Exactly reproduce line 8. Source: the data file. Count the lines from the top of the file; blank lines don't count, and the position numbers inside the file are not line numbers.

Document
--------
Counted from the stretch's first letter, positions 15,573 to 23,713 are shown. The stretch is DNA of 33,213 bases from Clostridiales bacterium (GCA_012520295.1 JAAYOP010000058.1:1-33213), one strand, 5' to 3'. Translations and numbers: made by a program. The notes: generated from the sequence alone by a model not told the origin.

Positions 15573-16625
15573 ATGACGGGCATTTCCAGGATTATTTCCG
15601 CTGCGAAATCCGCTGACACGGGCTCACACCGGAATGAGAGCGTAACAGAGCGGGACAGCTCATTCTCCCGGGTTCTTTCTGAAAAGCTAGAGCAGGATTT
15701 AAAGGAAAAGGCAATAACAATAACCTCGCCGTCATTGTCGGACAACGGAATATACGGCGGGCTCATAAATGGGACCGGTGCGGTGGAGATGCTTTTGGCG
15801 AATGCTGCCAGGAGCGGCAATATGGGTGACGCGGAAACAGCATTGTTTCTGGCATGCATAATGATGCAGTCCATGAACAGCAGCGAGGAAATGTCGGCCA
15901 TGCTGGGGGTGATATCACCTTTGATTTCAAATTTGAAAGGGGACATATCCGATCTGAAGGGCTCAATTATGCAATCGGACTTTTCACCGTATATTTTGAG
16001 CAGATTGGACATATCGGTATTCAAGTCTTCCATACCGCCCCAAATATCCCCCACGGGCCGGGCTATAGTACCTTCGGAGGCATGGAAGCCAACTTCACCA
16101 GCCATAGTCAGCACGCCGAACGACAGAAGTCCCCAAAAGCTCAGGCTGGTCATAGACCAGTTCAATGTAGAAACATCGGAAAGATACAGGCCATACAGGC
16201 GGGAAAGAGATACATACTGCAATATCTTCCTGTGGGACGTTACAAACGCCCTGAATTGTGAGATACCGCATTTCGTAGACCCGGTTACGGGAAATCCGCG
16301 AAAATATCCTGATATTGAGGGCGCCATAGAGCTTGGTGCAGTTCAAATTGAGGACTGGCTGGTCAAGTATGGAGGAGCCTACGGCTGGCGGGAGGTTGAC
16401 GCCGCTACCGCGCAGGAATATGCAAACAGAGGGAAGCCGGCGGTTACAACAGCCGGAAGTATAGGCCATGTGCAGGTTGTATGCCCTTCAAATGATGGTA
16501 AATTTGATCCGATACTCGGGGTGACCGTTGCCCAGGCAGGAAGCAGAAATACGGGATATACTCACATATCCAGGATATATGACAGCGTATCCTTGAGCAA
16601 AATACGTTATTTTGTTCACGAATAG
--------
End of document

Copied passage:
16001 CAGATTGGACATATCGGTATTCAAGTCTTCCATACCGCCCCAAATATCCCCCACGGGCCGGGCTATAGTACCTTCGGAGGCATGGAAGCCAACTTCACCA